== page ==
KUALA LUMPUR, Malaysia - Malaysian Airline System is considering job cuts, a review of aircraft orders and a new chief executive officer after the national carrier suffered two disasters this year, people familiar with the plan said.
The airline's parent, sovereign wealth fund Khazanah Nasional, will discuss the proposals Tuesday, which also include cutting some routes, one person said, asking not to be identified as the discussions are private. The carrier may need to lay off between 3,000 to 4,000 people, a second person said. The carrier had 19,577 employees at the end of last year, according to data compiled by Bloomberg.
Khazanah is also talking to as many as three people as possible candidates to replace Malaysia Airlines Chief Executive Officer Ahmad Jauhari Yahya, whose term is due to expire in mid- September, one of the persons said.
The restructuring measures and Khazanah's offer earlier this month to buy out minority shareholders are part of the plan to revive the Subang, Malaysia-based airline. The carrier, which will report earnings Aug. 28, is struggling to stem losses and repair its image after the downing of Flight 17 in Ukraine last month compounded woes from the disappearance of a jet in March.
"The airline needs fleet rationalization," said K. Ajith, an analyst at UOB Kay Hian in Singapore. "The question is where, how and what type of aircraft. The long-haul European routes might be cut. The European routes have been money-losing for Malaysia Airlines."
A call to the office phone of Khairunnisak Dzun Nurin, a spokeswoman for the airline, wasn't answered. Khazanah doesn't comment on speculation, Raslan Sharif, a spokesman for the sovereign wealth fund said. The stock has declined 18 percent this year.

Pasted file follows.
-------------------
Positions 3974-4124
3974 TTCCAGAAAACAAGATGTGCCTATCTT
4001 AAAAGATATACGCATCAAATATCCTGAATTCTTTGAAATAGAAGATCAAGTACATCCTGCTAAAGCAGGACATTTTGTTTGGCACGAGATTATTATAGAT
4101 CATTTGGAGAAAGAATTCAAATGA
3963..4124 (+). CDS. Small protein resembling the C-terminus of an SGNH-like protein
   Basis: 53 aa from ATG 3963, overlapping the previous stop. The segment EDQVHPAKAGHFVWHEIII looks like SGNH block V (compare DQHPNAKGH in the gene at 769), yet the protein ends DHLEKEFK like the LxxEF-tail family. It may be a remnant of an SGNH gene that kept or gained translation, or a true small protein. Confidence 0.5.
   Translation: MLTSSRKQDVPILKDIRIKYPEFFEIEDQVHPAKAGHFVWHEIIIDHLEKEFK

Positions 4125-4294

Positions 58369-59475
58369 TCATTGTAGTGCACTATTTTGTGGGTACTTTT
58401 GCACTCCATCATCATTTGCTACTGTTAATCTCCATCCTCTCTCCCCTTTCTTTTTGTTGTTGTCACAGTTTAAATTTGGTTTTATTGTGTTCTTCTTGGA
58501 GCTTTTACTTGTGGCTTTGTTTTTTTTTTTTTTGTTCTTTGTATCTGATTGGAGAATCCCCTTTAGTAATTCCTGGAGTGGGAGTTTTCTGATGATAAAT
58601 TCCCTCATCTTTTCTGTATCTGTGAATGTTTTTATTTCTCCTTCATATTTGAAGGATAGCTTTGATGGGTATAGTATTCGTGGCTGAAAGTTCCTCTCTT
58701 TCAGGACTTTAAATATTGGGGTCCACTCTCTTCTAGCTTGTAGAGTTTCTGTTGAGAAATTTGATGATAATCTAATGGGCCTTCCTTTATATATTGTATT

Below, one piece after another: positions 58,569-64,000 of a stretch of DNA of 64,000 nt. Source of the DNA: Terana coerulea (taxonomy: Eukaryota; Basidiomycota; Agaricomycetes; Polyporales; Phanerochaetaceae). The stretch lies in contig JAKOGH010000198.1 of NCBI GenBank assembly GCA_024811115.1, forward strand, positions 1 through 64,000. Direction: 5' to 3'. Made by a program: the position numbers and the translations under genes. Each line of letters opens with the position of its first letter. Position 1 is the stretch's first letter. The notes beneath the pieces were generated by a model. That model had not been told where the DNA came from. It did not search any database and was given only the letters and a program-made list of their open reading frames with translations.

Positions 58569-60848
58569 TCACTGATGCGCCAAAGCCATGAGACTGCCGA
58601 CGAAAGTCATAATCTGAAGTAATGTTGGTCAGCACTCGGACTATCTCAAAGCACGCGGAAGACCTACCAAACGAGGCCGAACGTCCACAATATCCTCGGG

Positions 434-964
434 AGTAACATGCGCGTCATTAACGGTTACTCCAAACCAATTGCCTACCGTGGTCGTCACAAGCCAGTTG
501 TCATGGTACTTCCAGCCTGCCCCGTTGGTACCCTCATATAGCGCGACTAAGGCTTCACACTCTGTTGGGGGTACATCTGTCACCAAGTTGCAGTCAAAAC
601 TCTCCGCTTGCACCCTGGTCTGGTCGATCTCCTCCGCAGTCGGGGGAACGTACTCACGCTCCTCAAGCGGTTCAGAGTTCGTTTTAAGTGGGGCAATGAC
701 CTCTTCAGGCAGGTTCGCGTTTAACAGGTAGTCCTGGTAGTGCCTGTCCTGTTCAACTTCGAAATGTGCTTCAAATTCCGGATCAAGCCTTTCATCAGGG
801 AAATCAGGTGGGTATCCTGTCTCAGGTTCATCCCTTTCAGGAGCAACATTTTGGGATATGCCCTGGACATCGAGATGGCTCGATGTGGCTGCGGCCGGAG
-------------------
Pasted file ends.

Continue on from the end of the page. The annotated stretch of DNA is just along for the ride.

The airline needs to take tough measures in a thorough overhaul and the government and Khazanah are in the final stages of working out the restructuring plan, Prime Minister Najib Razak said Aug. 8.
Khazanah said it would buy the 30.6 percent stake it didn't already own in the company at 27 sen per share for a total of 1.38 billion ringgit ($436 million). It plans to delist the company after the two disasters.
Even before that, Malaysia Airlines had accumulated losses as more low-fare carriers started in Southeast Asia and lured customers by driving down fares. The airline missed its target to be profitable last year on higher fuel, maintenance and financing costs.
Flight 17 was shot down in Ukraine in July, four months after a jet en route to Beijing from Kuala Lumpur vanished. The earlier incident put the carrier under global scrutiny, jeopardizing its reputation and prompting boycotts in China, whose nationals accounted for most of the passengers. No trace of the plane has been found in the world's longest search for a missing plane in modern aviation history.
Even before that disappearance, Malaysia Airlines had racked up 4.13 billion ringgit in losses over the previous three years. The carrier will probably lose more than 1 billion ringgit in 2014, according to average analyst estimates compiled by Bloomberg.
Ahmad Jauhari, a 60-year-old power industry veteran, joined the airline in September 2011, and struggled to turn the carrier profitable as it was battered by unviable routes and competition from low-cost carriers including AirAsia Bhd.
He spent about 16 years in the power-generation industry, where he rose to the rank of managing director at Kuala Lumpur- based Malakoff Bhd., the nation's largest private-sector power generation group before it was delisted. He was the CEO of privately-held Premium Renewable Energy Sdn for about six months before joining Malaysian Air.
His career also included stints at Esso Malaysia, the then petroleum-retailing unit of Exxon Mobil, and newspaper-publishing group New Straits Times Press.
Options for a revival plan for the airline had ranged from Khazanah taking it private to bankruptcy, with both routes involving a delisting, a person familiar with the matter said last month, asking not to be identified because the talks were private. Malaysia Airlines director of commercial operations Hugh Dunleavy had in May ruled out a bankruptcy.